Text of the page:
Auto dealer G.WagenUSA will in late April break its first e-mail marketing campaign for the Mercedes-Benz Gelaendewagen, the costliest sports utility vehicle in the world.
The exclusive, interactive e-mail push to 1,500 individuals, although budgeted under $10,000, is largely intended to retain the loyalty of existing customers. At the same time, this one-off mailing is designed to stoke the curiosity of those not yet seduced by the German engineering and $135,000 sticker price.
The goal for the campaign is to “increase awareness and sales,” said David T. Holland, CEO of Santa Fe, NM-based G.WagenUSA, a division of Europa International Inc.
The goal for sales in the United States is modest: 200 vehicles this year, or 20 percent of the total world production of the SUV. G.WagenUSA last year sold 121 vehicles in the U.S. Such sales were on par with the limited number of Lotus, Lamborghini and Aston Martin luxury vehicles sold here. Only Rolls-Royce and Ferrari sell more $100,000-plus cars in the U.S.
The e-mail itself is unique. Using Cycore Inc.'s proprietary Cult3D 5.0 software, the targeted recipient can open the e-mail attachment in Microsoft Word, Microsoft PowerPoint or Adobe Acrobat and take a virtual, 3-D tour. The viewer can spin the vehicle, zoom in and out, open and close doors, peek inside and look at every exterior and interior angle. Eventually, users will be able to mix and match interior and exterior colors.
“What that does is allow a showroom to be on every computer worldwide,” said Matthew McDermid, vice president of marketing at Cycore. “This gives the viewer a much better and more realistic representation of the product than it would if you saw a two-dimensional image.”
The text that accompanies this attachment is not yet written. But it will include instructions on how to interact with the Cult3D visual, along with a description and key features of the vehicle.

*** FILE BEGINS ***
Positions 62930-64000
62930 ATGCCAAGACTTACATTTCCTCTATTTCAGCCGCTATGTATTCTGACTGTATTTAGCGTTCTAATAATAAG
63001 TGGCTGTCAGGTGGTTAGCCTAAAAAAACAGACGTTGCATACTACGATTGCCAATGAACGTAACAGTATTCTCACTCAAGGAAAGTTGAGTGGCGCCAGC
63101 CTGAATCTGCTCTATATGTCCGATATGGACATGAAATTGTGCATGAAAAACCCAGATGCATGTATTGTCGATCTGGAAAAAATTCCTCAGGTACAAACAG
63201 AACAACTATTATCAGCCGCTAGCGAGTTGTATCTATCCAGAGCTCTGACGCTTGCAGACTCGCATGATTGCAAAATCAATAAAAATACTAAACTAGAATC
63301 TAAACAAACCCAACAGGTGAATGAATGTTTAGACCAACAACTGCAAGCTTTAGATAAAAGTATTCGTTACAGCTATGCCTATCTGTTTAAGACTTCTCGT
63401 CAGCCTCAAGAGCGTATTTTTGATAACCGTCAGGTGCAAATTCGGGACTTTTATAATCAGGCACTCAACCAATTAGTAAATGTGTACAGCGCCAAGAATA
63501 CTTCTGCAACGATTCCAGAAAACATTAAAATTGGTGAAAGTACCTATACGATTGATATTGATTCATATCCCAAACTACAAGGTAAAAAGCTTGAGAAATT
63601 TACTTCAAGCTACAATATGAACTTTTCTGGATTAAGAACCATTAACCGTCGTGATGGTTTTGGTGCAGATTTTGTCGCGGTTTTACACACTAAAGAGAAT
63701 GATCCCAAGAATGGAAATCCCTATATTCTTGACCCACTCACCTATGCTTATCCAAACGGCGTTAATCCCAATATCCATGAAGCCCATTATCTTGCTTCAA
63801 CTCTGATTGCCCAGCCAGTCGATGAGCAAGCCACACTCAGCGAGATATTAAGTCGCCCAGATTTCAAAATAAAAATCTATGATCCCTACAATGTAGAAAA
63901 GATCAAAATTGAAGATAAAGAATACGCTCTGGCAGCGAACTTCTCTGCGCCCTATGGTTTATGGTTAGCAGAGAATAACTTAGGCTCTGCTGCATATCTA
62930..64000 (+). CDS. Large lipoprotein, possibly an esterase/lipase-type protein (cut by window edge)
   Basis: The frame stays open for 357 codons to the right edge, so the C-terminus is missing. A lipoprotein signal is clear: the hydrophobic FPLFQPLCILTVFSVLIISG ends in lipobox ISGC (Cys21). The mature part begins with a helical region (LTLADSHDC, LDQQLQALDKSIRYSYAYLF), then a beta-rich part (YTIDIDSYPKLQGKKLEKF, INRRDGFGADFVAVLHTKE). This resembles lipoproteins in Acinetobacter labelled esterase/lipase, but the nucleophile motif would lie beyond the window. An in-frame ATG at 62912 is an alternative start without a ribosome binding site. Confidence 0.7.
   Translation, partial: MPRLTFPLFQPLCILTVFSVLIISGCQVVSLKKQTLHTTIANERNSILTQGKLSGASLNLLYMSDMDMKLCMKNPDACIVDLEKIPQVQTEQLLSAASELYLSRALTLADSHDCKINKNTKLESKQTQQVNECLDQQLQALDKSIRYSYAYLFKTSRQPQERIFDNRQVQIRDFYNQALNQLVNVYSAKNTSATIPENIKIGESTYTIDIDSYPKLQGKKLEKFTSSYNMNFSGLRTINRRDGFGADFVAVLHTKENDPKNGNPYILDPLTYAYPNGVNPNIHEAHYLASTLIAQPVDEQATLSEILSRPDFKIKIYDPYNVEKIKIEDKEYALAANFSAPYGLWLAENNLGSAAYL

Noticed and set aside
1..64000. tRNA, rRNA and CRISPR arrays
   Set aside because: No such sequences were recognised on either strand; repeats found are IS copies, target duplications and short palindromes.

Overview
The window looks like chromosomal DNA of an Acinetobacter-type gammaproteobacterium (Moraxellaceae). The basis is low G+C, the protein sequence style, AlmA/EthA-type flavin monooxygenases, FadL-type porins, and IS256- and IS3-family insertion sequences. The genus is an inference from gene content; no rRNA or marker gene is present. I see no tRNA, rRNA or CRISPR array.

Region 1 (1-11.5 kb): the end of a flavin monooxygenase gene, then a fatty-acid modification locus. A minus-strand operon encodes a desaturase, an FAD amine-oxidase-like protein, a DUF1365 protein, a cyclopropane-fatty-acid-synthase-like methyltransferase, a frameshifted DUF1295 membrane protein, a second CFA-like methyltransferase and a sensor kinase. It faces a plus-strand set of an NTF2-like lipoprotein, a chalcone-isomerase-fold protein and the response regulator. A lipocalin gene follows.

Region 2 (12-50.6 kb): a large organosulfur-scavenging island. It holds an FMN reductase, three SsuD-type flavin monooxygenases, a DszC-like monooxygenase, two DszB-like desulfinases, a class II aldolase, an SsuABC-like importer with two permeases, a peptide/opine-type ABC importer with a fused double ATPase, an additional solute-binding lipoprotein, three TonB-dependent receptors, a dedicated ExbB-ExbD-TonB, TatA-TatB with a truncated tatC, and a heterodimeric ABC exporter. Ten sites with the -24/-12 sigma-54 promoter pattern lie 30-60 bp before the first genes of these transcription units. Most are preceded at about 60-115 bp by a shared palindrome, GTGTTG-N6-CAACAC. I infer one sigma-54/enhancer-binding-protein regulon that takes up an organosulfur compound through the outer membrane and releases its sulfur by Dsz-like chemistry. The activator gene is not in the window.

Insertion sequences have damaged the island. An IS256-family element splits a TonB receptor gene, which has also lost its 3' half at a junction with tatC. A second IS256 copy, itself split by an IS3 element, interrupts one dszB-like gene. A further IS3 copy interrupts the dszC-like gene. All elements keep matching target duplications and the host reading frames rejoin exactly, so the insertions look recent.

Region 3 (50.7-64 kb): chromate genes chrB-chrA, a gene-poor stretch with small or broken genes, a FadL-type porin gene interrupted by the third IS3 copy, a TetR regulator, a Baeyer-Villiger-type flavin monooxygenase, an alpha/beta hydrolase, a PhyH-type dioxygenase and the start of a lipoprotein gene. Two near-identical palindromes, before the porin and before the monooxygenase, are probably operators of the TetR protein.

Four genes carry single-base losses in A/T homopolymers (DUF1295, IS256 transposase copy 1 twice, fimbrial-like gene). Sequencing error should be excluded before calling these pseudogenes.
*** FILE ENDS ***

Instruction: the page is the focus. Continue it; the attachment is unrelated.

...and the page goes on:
Cycore is a San Mateo, CA-based subsidiary of its namesake Swedish parent. So far, over 100 companies have used Cult3D software on their sites, including Volvo, Palm, Lego, Nokia, Boeing and G.WagenUSA, whose gwagen.com destination is only informational.
G.WagenUSA's Holland said the cost-effectiveness of this campaign played a key role in its birth. He is confident that e-mail is an appropriate alternative for reaching existing and potential customers, even for a big-ticket item like the Gelaendewagen.
“Such people are always proud to be owners,” Cycore's McDermid said. “When they do get communications from a company representing Mercedes products, they tend to pay attention.”
G.WagenUSA plans to purchase a second e-mail list targeted at a broader audience in May, but had no details on size of the list.
“In May there is a plan to purchase an e-mail list to target a broader audience,” McDermid said.
The auto dealer will continue to run print ads in publications like the Robb Report and the Wall Street Journal. Readers of these media include the profile G.WagenUSA seeks: individuals that earn $500,000 or more a year, with a net worth in eight figures.
“[These are] people that envision themselves as mavericks, as not following the crowd, of being different,” G.WagenUSA's Holland said.
Current owners of the Gelaendewagen include Liam Neeson, Arnold Schwarzenegger and wife Maria Shriver, Tommy Hilfiger, Janet Jackson, Bill Cosby, Christie Brinkley, Marshal Field IV and Les Wexner, CEO of The Limited Inc. chain of stores.
Holland admits that much of the sales come from customer referrals. And 75 percent of those who buy don't even test-drive the vehicle, he said. They simply call up and order a car.
“The Gelaendewagen is a product that is bought with luxury dollars,” Holland said. “It is not bought with transportation income.”